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Bob Gardner Addresses Knight Commission on High School Football

By NFHS on October 30, 2017 nfhs news Print

Recently, NFHS Executive Director Bob Gardner took part in a panel discussion of the Knight Commission on key issues in college football. Gardner spoke about the state of high school football and how the college game affects football at the interscholastic level.

Gardner reported that, while football participation has dipped at the high school level, participation data tells the game remains strong with more than 1 million participants. In addition, many other sports have seen a rise in participation, signaling that some high school football players are moving to different sports, not out of education-based athletics altogether.

Other topics Gardner addressed included:

  • The increase in 8-player football programs as small, rural schools get smaller.
  • The ongoing effort to track and study injury data nationwide, including concussions, which have seen a decrease in recent years.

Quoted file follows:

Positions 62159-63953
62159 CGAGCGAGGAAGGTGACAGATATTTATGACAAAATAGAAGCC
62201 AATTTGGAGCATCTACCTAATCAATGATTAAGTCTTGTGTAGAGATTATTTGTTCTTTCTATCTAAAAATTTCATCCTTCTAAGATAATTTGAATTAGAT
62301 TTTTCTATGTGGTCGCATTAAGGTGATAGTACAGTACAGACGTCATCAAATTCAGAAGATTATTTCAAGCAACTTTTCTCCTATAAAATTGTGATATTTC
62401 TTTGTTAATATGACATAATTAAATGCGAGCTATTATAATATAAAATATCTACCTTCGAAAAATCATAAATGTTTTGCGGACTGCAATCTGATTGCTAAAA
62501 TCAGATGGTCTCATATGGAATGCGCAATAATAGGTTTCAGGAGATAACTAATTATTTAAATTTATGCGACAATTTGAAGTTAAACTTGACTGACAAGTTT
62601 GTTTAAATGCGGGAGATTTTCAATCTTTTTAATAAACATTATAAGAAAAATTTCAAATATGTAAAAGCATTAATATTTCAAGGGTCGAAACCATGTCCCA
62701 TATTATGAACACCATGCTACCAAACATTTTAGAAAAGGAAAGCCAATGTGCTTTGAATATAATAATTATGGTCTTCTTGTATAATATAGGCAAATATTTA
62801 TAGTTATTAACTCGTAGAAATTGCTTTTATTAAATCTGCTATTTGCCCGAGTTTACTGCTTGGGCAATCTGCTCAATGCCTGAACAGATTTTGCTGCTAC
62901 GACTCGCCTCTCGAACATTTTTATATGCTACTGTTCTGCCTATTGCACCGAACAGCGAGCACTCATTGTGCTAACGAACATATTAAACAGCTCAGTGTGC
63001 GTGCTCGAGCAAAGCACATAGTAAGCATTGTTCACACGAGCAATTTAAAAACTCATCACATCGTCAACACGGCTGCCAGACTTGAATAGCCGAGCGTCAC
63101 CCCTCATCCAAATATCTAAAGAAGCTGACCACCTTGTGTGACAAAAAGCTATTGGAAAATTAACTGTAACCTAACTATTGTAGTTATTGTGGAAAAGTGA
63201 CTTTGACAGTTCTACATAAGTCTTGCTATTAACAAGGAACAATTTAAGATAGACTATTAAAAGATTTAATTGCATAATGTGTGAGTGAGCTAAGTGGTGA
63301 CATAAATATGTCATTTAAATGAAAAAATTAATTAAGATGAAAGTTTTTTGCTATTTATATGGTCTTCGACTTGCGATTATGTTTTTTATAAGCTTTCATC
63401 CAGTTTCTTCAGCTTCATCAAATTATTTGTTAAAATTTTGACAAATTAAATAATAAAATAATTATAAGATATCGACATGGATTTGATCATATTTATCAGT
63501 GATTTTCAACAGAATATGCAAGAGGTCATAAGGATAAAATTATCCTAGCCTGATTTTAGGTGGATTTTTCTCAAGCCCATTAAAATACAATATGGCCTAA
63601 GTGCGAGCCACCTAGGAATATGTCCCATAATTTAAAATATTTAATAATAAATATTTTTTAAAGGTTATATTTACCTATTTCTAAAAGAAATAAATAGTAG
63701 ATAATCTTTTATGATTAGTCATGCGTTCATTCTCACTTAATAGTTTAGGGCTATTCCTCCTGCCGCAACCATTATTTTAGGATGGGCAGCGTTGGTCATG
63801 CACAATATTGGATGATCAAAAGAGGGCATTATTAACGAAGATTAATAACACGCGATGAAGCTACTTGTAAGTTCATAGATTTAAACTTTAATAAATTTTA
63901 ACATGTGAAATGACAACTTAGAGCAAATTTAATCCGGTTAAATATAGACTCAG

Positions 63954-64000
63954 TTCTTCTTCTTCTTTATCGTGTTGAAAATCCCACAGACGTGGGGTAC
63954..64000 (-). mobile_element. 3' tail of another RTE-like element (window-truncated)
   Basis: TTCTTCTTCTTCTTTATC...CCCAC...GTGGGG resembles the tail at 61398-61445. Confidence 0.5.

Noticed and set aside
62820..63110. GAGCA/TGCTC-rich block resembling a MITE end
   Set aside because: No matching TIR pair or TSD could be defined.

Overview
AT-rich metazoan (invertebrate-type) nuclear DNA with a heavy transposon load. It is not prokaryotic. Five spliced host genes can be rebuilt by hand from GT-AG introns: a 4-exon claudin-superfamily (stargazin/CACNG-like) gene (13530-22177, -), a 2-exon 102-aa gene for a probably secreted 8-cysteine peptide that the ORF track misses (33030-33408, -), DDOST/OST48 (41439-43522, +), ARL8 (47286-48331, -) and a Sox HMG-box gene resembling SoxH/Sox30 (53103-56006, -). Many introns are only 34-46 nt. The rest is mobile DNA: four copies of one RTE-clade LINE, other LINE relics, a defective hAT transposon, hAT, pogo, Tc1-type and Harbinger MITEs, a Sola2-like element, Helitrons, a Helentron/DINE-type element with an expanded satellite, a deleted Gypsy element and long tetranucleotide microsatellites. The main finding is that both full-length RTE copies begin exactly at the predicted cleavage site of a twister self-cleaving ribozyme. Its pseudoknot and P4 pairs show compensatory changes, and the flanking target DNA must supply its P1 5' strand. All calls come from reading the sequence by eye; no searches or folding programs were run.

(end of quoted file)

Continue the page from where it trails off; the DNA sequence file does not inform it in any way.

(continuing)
• Implementation of practice guidelines to minimize risk.
  • The success of the online education courses on concussions.

Gardner also spoke about some of the concerns the NFHS has for football at the high school and college levels, including the desire to keep collegiate recruiting of football players in the high school setting, instead of out-of-season leagues. Gardner also lamented the encroachment of college games on Friday nights and the early enrollment of high school seniors into college programs.

The entire discussion is available to view here.

About the Knight Commission on Intercollegiate Athletics
The Knight Commission was formed by the John S. and James L. Knight Foundation in October 1989 to promote reforms that support and strengthen the educational mission of college sports. Over the years, the NCAA has adopted a number of the Commission’s recommendations, including the rule that requires teams to be on track to graduate at least 50 percent of their players to be eligible for postseason competition. The Commission’s Athletic and Academic Spending Database provides financial data for more than 220 public Division I institutions, creating greater financial transparency on athletics spending.